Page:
Former President Barack Obama looked noticeably different in recent photos as he was seen wearing a backwards hat walking on the beach with Michelle.
Obama was spotted with wife Michelle and billionaire entrepreneur Richard Branson on one of the latter's private islands in the Caribbean.
Images show the former president in good spirits as he walked down the beach in a polo shirt, shorts, sandals and a backward baseball cap. Michelle, her hair in braids, smiled for the camera as well, sporting a tank top, shorts and a straw hat.
Barack greeted his fellow vacationers and said, "Thank you so much," when someone wished him a nice holiday, according to the Daily Mail.
The Obamas flew to the island on Branson's private jet Jan. 30 after spending time in Palm Springs. Branson, 66, owns two private islands -- Necker and Moskito.
Other images from the trip show the Obamas joining a small group of people, including Branson and his 35-year-old daughter, Holly, around a table for lunch.
As protests erupted across the United States in response to President Donald Trump's travel ban, Barack's spokesman, Kevin Lewis, put a positive spin on the issue with the following statement, according to CNN:
President Obama is heartened by the level of engagement taking place in communities around the country. In his final official speech as president, he spoke about the important role of citizen and how all Americans have a responsibility to be the guardians of our democracy -- not just during an election but every day.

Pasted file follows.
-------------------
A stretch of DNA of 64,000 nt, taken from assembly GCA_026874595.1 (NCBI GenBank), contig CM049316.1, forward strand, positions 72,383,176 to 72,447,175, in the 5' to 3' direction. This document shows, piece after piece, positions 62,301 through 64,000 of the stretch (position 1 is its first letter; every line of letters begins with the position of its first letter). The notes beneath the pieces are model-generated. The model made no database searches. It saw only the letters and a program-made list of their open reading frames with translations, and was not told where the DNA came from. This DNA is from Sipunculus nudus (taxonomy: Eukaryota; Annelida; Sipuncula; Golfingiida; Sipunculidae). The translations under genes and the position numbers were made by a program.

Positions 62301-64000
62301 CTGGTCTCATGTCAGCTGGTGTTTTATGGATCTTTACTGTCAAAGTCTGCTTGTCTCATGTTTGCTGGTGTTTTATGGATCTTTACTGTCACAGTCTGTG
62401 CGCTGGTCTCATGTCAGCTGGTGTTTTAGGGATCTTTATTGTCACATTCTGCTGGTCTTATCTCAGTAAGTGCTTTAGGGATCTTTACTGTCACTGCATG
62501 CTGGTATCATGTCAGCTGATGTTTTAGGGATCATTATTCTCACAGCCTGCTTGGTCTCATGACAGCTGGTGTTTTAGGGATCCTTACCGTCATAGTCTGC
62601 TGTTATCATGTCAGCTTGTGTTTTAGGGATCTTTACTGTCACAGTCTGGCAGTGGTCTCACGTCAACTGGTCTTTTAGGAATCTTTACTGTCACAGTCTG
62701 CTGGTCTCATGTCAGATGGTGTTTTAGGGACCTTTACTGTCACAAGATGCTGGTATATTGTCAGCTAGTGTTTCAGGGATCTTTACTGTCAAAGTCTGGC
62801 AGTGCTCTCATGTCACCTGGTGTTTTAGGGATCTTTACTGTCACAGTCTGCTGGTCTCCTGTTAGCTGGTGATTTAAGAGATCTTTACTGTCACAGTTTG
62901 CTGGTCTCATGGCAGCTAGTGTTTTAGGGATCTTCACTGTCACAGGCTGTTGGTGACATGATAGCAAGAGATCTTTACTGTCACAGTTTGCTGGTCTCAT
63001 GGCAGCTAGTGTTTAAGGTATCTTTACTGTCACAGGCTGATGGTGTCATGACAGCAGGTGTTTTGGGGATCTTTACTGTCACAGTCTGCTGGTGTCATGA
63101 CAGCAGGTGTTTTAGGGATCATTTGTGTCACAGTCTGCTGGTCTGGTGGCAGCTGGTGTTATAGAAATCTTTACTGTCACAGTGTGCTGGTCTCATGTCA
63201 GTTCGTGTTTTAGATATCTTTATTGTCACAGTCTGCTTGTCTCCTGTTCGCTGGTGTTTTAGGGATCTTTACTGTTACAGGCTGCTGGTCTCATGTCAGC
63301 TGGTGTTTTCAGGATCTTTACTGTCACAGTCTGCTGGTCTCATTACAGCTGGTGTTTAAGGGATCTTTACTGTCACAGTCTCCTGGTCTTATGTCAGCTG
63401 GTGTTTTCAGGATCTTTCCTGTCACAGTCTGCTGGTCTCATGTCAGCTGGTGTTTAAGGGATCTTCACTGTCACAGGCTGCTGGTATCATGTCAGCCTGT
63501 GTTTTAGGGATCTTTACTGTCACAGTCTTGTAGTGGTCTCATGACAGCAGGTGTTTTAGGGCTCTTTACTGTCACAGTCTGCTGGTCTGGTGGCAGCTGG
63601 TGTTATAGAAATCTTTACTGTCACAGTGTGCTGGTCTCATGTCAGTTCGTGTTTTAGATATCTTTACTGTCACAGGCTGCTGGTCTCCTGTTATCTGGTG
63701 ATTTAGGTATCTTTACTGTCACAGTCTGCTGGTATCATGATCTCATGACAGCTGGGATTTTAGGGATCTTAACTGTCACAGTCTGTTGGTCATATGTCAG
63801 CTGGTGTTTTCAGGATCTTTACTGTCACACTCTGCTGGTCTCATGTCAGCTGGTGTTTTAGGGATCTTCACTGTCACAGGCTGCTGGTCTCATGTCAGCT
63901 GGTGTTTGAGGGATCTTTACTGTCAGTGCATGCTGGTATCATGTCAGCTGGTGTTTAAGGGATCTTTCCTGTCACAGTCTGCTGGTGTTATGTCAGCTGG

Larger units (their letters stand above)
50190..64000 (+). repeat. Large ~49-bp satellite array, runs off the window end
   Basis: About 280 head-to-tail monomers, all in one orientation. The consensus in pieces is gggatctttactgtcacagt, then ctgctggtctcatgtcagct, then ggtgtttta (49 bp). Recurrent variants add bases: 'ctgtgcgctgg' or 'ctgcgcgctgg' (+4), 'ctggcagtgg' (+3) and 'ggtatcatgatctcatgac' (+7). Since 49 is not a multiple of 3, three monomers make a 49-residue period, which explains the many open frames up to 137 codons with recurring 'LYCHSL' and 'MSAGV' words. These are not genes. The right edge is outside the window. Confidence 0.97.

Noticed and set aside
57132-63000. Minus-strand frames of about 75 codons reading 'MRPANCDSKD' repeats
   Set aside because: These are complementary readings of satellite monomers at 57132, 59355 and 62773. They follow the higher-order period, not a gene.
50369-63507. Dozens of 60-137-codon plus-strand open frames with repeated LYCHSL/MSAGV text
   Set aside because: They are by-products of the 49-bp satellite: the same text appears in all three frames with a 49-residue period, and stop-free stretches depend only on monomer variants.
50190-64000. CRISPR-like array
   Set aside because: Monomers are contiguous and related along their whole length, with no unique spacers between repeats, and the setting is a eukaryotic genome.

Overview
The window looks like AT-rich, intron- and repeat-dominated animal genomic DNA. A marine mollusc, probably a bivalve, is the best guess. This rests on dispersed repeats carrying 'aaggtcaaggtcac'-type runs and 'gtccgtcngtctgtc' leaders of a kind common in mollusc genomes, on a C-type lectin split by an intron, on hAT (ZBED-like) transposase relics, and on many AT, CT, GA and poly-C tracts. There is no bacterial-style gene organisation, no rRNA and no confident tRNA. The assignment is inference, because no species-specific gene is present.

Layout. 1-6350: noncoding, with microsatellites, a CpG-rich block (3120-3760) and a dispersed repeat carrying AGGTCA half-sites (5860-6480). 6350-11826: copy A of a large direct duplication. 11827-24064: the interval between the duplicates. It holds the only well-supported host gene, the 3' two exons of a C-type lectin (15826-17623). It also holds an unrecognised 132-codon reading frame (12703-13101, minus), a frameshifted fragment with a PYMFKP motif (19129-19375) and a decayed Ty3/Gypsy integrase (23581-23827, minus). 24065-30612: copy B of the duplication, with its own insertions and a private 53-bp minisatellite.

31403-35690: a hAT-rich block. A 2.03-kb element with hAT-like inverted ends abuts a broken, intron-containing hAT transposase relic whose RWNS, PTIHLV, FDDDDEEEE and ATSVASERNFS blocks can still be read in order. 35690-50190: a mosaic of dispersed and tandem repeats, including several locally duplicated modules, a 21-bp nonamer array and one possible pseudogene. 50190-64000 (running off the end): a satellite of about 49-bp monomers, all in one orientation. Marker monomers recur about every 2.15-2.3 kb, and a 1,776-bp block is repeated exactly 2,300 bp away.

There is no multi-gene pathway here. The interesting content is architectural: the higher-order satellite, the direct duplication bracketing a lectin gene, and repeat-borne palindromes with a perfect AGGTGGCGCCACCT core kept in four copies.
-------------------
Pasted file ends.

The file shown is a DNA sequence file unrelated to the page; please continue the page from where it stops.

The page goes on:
Citizens exercising their constitutional right to assemble, organize and have their voices heard by their elected officials is exactly what we expect to see when American values are at stake.
With regard to comparisons to President Obama's foreign policy decisions, as we've heard before, the President fundamentally disagrees with the notion of discriminating against individuals because of their faith or religion.
Branson weighed in on the travel ban in a blog post published on his website Jan. 30. He indicated that Trump's executive order, which bars people from seven Muslim-majority countries from entering the U.S., contradicts traditional American values:
What worries me the most is that the President’s order breaks with well-established US humanitarian policy -- and international law. Opening her door to "the tired, the poor, the huddled masses yearning to breathe free," has made America great for more than 240 years. If life, liberty and the pursuit of happiness have been the engines that power the American Dream, immigration has been its fuel.
He went on to write that he's fearful of what the travel ban may foreshadow: "I fear that Friday’s order has set a dangerous precedent for the systematic exclusion of those who come full of hope and with the best intentions. And I’m reminded of the darker chapters of US history, like the Chinese Exclusion Act of 1882 or the ineffable internment of Japanese-Americans during World War II -- racist policies that caused untold suffering."